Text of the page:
E-scooters may be legalised in the UK

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The Government could soon allow e-scooters on UK roads, as it launches a consultation into the future of transport technology.

While e-scooters are currently illegal to ride in the UK, they are widely available to buy and many riders have been flaunting the rules. Sales jumped 50 per cent last year.

The Government consultation will look at whether to set a minimum age and vehicle standards, as well as insurance requirements.

The review will also consider if local authorities should have extra powers to manage the impacts of e-scooters on public space, for example where they can be parked.

Other proposals being considered for modern technology to help improve journeys include conducting medical deliveries by drone and new public transport booking systems.

A £90m funding boost is promised that will lead to trials of “new transport innovation” in three new ‘future transport zones’.

The zones will provide real-world testing for experts, allowing them to work with a range of local bodies such as councils, hospitals, airports and universities to test new ways to transport people and goods.

They will be located in Portsmouth and Southampton, the West of England Combined Authority (WECA), Derby and Nottingham, and the West Midlands.

Transport Secretary Grant Shapps said the UK is “on the cusp of a transport revolution” as emerging technologies are “ripping up the rulebook”.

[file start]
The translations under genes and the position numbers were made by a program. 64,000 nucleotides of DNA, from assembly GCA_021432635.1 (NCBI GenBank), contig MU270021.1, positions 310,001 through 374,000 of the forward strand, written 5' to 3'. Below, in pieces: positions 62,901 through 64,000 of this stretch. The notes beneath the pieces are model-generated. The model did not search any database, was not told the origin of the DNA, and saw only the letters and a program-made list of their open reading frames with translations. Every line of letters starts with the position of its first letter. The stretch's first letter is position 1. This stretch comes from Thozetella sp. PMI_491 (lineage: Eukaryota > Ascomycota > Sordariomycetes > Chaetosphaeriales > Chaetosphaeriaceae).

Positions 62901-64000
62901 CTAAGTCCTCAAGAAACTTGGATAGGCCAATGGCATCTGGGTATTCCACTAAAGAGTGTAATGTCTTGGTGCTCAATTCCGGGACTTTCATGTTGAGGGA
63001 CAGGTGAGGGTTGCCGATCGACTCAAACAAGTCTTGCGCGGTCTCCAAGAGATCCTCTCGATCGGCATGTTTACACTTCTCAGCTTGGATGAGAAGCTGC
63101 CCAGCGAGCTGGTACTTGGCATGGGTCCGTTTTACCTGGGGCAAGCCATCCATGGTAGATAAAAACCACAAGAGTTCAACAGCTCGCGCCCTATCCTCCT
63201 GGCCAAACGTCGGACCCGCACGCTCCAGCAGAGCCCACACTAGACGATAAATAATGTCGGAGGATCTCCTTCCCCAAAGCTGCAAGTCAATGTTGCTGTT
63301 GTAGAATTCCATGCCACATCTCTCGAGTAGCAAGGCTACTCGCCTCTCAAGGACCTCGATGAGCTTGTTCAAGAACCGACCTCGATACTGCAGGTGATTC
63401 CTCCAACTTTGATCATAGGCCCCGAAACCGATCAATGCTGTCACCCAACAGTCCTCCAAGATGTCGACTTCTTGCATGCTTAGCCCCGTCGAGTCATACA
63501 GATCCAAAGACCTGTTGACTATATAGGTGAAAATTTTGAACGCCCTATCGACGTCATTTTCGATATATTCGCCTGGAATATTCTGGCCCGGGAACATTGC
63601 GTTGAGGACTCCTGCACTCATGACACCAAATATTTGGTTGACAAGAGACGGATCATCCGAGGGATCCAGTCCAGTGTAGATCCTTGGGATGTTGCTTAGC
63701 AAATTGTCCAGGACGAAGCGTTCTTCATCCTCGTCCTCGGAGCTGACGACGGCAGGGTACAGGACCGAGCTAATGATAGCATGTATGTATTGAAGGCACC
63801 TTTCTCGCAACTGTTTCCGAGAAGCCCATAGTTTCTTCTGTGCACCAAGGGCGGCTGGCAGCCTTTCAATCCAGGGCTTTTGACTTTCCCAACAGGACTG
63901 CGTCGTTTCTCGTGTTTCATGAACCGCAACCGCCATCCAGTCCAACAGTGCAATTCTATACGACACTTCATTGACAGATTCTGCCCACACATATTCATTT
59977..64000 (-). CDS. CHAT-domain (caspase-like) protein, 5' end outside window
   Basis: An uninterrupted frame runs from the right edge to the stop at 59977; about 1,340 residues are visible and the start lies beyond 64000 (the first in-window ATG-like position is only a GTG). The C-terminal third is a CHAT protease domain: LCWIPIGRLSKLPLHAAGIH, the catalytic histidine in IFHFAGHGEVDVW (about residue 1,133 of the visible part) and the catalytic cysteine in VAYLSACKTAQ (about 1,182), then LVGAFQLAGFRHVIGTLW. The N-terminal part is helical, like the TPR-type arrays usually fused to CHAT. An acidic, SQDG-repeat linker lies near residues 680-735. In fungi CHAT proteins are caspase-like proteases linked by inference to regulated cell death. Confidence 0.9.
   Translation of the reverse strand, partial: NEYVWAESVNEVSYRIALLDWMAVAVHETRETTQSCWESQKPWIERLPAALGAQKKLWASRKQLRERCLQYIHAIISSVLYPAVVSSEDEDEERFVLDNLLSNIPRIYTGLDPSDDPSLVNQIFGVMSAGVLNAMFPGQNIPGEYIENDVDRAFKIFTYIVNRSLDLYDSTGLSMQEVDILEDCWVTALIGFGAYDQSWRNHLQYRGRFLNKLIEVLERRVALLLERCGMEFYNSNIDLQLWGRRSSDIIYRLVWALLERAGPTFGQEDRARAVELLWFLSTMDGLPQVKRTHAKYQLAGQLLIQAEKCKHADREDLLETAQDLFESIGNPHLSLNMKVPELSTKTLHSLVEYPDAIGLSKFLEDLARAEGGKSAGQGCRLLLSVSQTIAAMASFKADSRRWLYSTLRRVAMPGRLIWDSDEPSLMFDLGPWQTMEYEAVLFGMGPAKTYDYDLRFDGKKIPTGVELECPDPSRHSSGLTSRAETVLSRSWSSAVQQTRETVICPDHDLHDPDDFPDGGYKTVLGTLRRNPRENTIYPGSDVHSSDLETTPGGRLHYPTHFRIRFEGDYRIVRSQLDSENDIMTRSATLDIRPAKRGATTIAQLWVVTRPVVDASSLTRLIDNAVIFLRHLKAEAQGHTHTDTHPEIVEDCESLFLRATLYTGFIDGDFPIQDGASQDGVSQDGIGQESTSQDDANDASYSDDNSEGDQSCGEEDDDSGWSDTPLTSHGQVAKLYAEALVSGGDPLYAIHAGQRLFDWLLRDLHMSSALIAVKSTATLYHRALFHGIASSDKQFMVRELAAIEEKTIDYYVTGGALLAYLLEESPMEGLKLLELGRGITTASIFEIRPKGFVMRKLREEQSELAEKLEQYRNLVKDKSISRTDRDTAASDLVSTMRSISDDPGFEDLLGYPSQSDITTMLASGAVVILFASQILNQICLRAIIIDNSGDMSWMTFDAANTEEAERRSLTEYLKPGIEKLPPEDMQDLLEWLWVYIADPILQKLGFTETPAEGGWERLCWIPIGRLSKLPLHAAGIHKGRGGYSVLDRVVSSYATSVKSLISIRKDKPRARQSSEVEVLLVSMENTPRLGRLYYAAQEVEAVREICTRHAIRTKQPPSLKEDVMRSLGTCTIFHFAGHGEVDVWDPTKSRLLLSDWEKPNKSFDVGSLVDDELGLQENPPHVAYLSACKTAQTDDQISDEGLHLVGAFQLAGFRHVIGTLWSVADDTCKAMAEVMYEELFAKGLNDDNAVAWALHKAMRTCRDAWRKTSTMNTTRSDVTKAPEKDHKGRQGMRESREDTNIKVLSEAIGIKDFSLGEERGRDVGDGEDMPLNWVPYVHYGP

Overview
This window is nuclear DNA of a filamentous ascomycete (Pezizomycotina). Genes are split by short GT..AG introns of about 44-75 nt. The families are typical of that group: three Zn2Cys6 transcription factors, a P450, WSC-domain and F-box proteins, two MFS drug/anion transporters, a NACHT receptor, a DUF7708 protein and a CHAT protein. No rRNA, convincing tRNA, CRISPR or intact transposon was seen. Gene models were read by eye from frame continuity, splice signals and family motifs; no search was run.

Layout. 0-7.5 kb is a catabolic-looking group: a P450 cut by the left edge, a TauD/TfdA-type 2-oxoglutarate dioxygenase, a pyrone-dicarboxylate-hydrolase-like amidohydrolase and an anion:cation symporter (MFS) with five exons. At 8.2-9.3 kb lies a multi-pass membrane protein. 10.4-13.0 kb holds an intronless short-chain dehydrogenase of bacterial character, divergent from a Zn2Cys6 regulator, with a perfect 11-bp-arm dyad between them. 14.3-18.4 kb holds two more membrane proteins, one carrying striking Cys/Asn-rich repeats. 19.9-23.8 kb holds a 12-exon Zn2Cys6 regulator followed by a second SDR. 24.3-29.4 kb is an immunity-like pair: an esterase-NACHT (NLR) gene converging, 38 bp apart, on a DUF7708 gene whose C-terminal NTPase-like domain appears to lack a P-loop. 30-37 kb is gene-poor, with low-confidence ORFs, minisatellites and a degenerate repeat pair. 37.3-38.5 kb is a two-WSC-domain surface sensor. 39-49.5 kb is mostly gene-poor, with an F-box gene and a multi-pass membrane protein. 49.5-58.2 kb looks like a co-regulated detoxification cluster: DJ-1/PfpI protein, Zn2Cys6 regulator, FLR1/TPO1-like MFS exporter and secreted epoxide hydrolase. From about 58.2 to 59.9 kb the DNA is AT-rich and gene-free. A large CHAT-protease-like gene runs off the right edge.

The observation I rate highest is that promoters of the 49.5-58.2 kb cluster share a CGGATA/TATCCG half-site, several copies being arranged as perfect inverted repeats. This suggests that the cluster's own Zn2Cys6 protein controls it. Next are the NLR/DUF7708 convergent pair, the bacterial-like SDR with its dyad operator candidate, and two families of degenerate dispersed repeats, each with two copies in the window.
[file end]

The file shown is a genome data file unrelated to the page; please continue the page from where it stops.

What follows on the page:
“Our groundbreaking 'Future of Transport' programme marks the biggest review of transport laws in a generation and will pave the way for exciting new transport technology to be tested, cementing the UK’s position as a world-leading innovator.

“This review will ensure we understand the potential impacts of a wide range of new transport types, such as e-scooters, helping to properly inform any decisions on legalisation.”

Medical supplies from clinics on the Isle of Wight will be carried to hospitals on the mainland by drones, in a pilot scheme which will save time compared with transporting items on ferries and roads.

WECA will test self-driving cars to move people between Bristol airport, the northern suburbs of Bristol and central Bath.

The Government will also consult on how to test emerging technology in bus, taxi and private hire vehicle services to ease journey planning and payment. This includes making it easier for buses to operate on-demand and enable people to book journeys across multiple modes of transport in a single transaction.

Last summer, the Metropolitan Police caught nearly 100 riders using e-scooters in London in a single week.

YouTube star and TV presenter Emily Hartridge became the first person in the UK to be killed while riding an e-scooter when she was struck by a lorry in Battersea, south London, in July last year.

Meanwhile, a study has found that e-scooters may not be as environmentally friendly as other urban transport options. 

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